The 3 dimensions of Kaspar

dive into the past and artistic views of Kaspar Tamsalu brought to us by the lovely people at 3dtotal.

Illustrator and concept artist Kaspar Tamsalu reminisces about gaming piracy in Eastern Europe in the 90s, and talks about working at ZA/UM Studio, and the pitfalls of comparing great artists…

3dtotal: Tell us a little bit about yourself: Who are you, what do you do, and where are you located?

Kaspar Tamsalu: Hi, my name is Kaspar Tamsalu and I’m an artist at ZA/UM Studio, where I do concept art and level design. I also do illustration work as a freelancer, and whenever I feel the spark I work in honest-to-God oil paints and paint my friends and family. I live right by the sea with a panoramic view of amazing sunsets in Põhja-Tallinn in the capital of Estonia.

3dt: What inspired you to get into art? Who are your favorite artists?

KT: Funnily enough I’ve come full circle. I mean, I always drew, I was that kid, but I only seriously wanted to get into art after I first started up my bootleg copy of Fallout. We’re talking about Eastern Europe in the 90’s. Games were not sold; faded CDs were smuggled into the country through Russia. As I was installing the game the digital painting by Justin Sweet was burned into my retinas forever. I realised I wanted to become a concept artist! I was nine.

Ten years later I moved move to Russia to study painting in St. Petersburg at the Repin Academy of Fine Arts. Another decade later I’m working on an isometric role playing game. My favourite artists are many, but I have to mention out Paula Rego, Pierre Bonnard, Edward Hopper, Lucian Freud, El Greco.

A painterly character concept for No Truce With the Furies

3dt:  You have a remarkable variety of styles, from cartoonish to painterly; how do you decide what a piece is going to look like?

KT: I constantly have this feeling that I’m running out of time, so I say “Yes” to a lot of very different things (YOLO.) My calendar is usually so full I don’t really leave myself with too much time to experiment, but the disparate commissions allow me to work in different ways. On a Friday after a day of working on our game I might stay after hours to finish a gig poster or go home to pull a weekender on an illustration for a magazine or film.

TIKS poster art. Here I used the Estonian printmaker Paul Luhtein’s “Jazz” print as inspiration

3dt: What medium do you tend to work in? Digital, paints, a mixture?

KT: Lately it is 90% digital. All 2D work is in Photoshop and I’ve started to use Lazy Nezumi because I just can’t ever tweak the sensitivity settings to natural-media-like enough. It’s a very nice little tool because I work with lines a lot. Sometimes I sketch and do thumbnails in my sketchbook. When I do analog, I use ink and brushpens. At the studio I paint in both oils and acrylics, but that is never for work. That is for “me time.”

Oil painting of my friend Peeter, a disc jockey. I do the TIKS posters for him

3dt: What skill, technique or style would you like to learn in the future?

KT: This is what I like about art – you don’t really know anything. Ever. When I started working at a video game studio I had to learn 3D from scratch; modeling, texturing, the works. This opened up so many new avenues for me and interestingly enough; not only in 3D. My thinking changed, I perceive the world in a slightly different light. So I’m going to keep doing different things and see how the disciplines affect each other.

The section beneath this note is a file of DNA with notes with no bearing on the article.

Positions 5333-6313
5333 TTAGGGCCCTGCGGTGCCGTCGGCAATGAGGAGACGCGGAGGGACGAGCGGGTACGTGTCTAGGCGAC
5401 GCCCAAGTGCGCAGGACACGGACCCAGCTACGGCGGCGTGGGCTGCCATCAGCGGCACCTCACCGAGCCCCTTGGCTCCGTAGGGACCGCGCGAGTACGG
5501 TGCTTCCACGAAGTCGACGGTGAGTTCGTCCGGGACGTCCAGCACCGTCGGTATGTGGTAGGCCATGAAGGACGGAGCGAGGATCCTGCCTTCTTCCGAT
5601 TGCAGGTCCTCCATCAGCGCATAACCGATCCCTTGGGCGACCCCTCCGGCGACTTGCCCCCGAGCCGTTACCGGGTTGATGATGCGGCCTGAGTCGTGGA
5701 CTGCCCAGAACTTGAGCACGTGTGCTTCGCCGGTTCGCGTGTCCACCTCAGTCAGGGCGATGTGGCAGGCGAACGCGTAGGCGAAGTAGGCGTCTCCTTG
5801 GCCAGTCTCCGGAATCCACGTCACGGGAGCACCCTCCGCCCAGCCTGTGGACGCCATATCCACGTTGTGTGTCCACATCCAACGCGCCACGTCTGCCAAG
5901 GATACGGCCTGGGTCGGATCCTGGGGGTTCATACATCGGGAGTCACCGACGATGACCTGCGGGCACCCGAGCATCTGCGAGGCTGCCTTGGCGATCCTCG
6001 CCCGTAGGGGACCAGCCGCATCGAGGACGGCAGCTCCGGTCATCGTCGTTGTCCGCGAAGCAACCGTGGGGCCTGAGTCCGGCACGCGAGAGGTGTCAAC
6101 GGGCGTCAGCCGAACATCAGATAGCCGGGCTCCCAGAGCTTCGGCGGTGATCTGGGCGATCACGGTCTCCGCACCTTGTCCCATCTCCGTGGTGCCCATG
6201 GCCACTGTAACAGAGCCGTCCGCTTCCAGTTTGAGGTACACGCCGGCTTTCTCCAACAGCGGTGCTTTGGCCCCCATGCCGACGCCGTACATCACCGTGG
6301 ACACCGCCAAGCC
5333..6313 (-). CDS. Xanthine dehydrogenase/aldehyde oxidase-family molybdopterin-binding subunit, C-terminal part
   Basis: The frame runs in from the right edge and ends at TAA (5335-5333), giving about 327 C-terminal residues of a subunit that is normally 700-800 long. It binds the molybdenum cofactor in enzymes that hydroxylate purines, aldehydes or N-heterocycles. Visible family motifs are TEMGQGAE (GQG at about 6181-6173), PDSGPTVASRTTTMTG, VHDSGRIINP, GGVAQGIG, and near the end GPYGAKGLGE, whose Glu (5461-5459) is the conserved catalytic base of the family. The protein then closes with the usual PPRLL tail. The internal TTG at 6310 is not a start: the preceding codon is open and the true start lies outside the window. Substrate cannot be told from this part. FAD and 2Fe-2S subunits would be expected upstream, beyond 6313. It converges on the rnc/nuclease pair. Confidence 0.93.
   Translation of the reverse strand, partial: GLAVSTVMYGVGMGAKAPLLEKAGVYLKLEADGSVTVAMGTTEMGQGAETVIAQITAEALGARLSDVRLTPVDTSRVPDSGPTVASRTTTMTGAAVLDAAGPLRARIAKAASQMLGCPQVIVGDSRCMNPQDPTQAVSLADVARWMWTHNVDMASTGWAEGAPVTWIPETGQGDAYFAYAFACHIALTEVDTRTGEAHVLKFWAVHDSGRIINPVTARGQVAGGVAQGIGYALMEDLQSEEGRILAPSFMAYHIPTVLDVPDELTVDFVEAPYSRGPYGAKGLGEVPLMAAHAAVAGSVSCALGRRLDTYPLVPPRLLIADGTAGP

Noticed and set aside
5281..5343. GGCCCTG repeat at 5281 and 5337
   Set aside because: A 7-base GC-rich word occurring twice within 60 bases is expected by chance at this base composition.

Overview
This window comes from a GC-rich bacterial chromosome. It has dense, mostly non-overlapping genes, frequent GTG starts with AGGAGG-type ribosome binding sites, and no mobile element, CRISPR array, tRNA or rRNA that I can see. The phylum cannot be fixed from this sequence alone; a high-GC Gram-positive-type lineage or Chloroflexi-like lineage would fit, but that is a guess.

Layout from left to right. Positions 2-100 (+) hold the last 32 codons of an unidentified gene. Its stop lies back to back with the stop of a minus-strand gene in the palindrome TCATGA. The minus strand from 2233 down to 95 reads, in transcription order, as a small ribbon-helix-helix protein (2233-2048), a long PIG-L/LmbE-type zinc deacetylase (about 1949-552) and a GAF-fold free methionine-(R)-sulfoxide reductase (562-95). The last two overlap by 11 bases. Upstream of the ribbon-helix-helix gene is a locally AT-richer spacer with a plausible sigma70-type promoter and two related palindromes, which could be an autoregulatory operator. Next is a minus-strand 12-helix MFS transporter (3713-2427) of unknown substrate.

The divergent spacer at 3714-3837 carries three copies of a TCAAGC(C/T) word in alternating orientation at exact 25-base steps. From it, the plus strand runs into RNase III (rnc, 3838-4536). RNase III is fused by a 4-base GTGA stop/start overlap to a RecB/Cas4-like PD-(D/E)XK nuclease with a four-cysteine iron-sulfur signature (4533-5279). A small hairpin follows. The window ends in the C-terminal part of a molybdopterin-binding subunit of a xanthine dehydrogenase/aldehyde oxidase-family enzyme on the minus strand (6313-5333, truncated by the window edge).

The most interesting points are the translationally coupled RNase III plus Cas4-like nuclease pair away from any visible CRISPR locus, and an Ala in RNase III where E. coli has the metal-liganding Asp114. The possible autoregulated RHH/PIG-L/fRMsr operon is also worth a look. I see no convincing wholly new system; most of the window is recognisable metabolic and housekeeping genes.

This TIKS illustration is a nod to Concordia Klar

3dt: What are your experiences of working at a studio like ZA/UM?

KT: Oh boy. It is great! I worked alone for years before I came here and I think I actually went a little insane. But here everybody is insane! And they’re massively talented to boot. I had to open up to both constructive criticism and collaboration. At ZA/UM we’re approaching this video game design gig like it’s an inter-and-multidisciplinary artwork. It incorporates writers, coders, musicians, artists and the occasional polymath. Wagner would be proud.

A different take on character concepts for No Truce. On the left is a first iteration and on the right the final one that heads off to the modelers

3dt: How do you keep your portfolio up-to-date?

KT: It can be tough. Ninety per cent of my concept design work is under wraps because it is for a project that’s in the works for several years. But I do keep doing freelance work so I can switch out some of my older pieces for newer and hopefully better ones.

3dt: What are your artistic ambitions?

KT: I think the most important ambition an artist can have is to keep working and keep on doing art. In this economy and with my personality there are days when I should rest my wrist for a second and thank the Fates that I can keep doing this. Eventually I’d like to teach. Which leads us to the next question…

TIKS illustration. Homage to an awesome draughtsman and printmaker Kristjan Raud

3dt: If you could give your younger self advice when it comes to art, what would it be?

KT: I’m an avid reader of comics. Because of my background in fine art painting at one point I started finding inspiration with both the old and the modern masters. For years I was torn between the two. I would pitch Hokusai against Paul Pope. Idiot. Embrace what you love and use it.

An environment concept for No Truce With the Furies

3dt: What are you working on next? Anything we should keep an eye on?

KT: What I can say for sure is that every month I will do a brand new poster illustration for TIKS, a popular local music event. But the biggest and most ambitious thing in the works hands down is No Truce With the Furies. As I alluded to before the talent on it is amazing. Check it out at!

This is a twist on the Estonian painter Elmar Kits’ 1941 painting “Carnival”

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